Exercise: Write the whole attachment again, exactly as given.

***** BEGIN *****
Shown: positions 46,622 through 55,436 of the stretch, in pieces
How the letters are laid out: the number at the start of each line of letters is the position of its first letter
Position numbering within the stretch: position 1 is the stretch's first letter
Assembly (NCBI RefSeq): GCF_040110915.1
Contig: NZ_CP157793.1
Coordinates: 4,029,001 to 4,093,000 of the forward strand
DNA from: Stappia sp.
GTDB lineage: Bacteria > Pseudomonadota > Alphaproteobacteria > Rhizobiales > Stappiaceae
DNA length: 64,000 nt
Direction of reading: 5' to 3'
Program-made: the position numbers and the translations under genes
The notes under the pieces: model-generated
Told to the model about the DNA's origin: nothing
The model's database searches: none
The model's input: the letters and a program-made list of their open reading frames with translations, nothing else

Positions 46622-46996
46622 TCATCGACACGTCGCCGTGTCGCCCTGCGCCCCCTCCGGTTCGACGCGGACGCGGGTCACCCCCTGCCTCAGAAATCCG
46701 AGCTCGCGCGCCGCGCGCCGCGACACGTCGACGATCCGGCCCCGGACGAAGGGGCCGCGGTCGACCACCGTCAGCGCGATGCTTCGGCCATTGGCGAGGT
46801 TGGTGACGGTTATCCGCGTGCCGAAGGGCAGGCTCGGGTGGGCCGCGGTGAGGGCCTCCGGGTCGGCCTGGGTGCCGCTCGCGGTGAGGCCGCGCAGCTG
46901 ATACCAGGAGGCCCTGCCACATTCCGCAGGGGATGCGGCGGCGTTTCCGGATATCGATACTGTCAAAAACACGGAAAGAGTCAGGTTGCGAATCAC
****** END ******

Shown: positions 46,622 through 55,436 of the stretch, in pieces
How the letters are laid out: the number at the start of each line of letters is the position of its first letter
Position numbering within the stretch: position 1 is the stretch's first letter
Assembly (NCBI RefSeq): GCF_040110915.1
Contig: NZ_CP157793.1
Coordinates: 4,029,001 to 4,093,000 of the forward strand
DNA from: Stappia sp.
GTDB lineage: Bacteria > Pseudomonadota > Alphaproteobacteria > Rhizobiales > Stappiaceae
DNA length: 64,000 nt
Direction of reading: 5' to 3'
Program-made: the position numbers and the translations under genes
The notes under the pieces: model-generated
Told to the model about the DNA's origin: nothing
The model's database searches: none
The model's input: the letters and a program-made list of their open reading frames with translations, nothing else

Positions 46622-46996
46622 TCATCGACACGTCGCCGTGTCGCCCTGCGCCCCCTCCGGTTCGACGCGGACGCGGGTCACCCCCTGCCTCAGAAATCCG
46701 AGCTCGCGCGCCGCGCGCCGCGACACGTCGACGATCCGGCCCCGGACGAAGGGGCCGCGGTCGACCACCGTCAGCGCGATGCTTCGGCCATTGGCGAGGT
46801 TGGTGACGGTTATCCGCGTGCCGAAGGGCAGGCTCGGGTGGGCCGCGGTGAGGGCCTCCGGGTCGGCCTGGGTGCCGCTCGCGGTGAGGCCGCGCAGCTG
46901 ATACCAGGAGGCCCTGCCACATTCCGCAGGGGATGCGGCGGCGTTTCCGGATATCGATACTGTCAAAAACACGGAAAGAGTCAGGTTGCGAATCAC